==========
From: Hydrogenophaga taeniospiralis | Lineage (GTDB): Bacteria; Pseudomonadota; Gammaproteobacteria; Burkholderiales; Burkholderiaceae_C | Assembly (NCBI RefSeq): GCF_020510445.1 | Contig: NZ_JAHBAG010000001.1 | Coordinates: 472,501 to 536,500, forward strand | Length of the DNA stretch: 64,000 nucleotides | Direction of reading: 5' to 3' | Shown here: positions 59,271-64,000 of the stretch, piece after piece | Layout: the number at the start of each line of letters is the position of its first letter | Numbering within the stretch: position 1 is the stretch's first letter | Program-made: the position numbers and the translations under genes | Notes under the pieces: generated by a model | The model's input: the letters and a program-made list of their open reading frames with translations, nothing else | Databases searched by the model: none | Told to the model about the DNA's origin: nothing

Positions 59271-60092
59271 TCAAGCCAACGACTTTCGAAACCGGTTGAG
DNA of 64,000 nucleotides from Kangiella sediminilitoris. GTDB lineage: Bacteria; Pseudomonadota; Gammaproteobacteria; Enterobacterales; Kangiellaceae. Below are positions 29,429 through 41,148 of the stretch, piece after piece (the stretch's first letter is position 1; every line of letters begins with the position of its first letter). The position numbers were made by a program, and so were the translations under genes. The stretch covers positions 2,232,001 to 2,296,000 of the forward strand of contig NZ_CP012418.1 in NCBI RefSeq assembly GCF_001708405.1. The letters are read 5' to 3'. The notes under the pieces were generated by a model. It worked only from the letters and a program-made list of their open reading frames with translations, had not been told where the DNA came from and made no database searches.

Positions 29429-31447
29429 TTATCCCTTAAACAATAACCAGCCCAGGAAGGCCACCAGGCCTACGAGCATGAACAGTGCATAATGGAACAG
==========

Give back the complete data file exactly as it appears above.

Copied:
From: Hydrogenophaga taeniospiralis | Lineage (GTDB): Bacteria; Pseudomonadota; Gammaproteobacteria; Burkholderiales; Burkholderiaceae_C | Assembly (NCBI RefSeq): GCF_020510445.1 | Contig: NZ_JAHBAG010000001.1 | Coordinates: 472,501 to 536,500, forward strand | Length of the DNA stretch: 64,000 nucleotides | Direction of reading: 5' to 3' | Shown here: positions 59,271-64,000 of the stretch, piece after piece | Layout: the number at the start of each line of letters is the position of its first letter | Numbering within the stretch: position 1 is the stretch's first letter | Program-made: the position numbers and the translations under genes | Notes under the pieces: generated by a model | The model's input: the letters and a program-made list of their open reading frames with translations, nothing else | Databases searched by the model: none | Told to the model about the DNA's origin: nothing

Positions 59271-60092
59271 TCAAGCCAACGACTTTCGAAACCGGTTGAG
DNA of 64,000 nucleotides from Kangiella sediminilitoris. GTDB lineage: Bacteria; Pseudomonadota; Gammaproteobacteria; Enterobacterales; Kangiellaceae. Below are positions 29,429 through 41,148 of the stretch, piece after piece (the stretch's first letter is position 1; every line of letters begins with the position of its first letter). The position numbers were made by a program, and so were the translations under genes. The stretch covers positions 2,232,001 to 2,296,000 of the forward strand of contig NZ_CP012418.1 in NCBI RefSeq assembly GCF_001708405.1. The letters are read 5' to 3'. The notes under the pieces were generated by a model. It worked only from the letters and a program-made list of their open reading frames with translations, had not been told where the DNA came from and made no database searches.

Positions 29429-31447
29429 TTATCCCTTAAACAATAACCAGCCCAGGAAGGCCACCAGGCCTACGAGCATGAACAGTGCATAATGGAACAG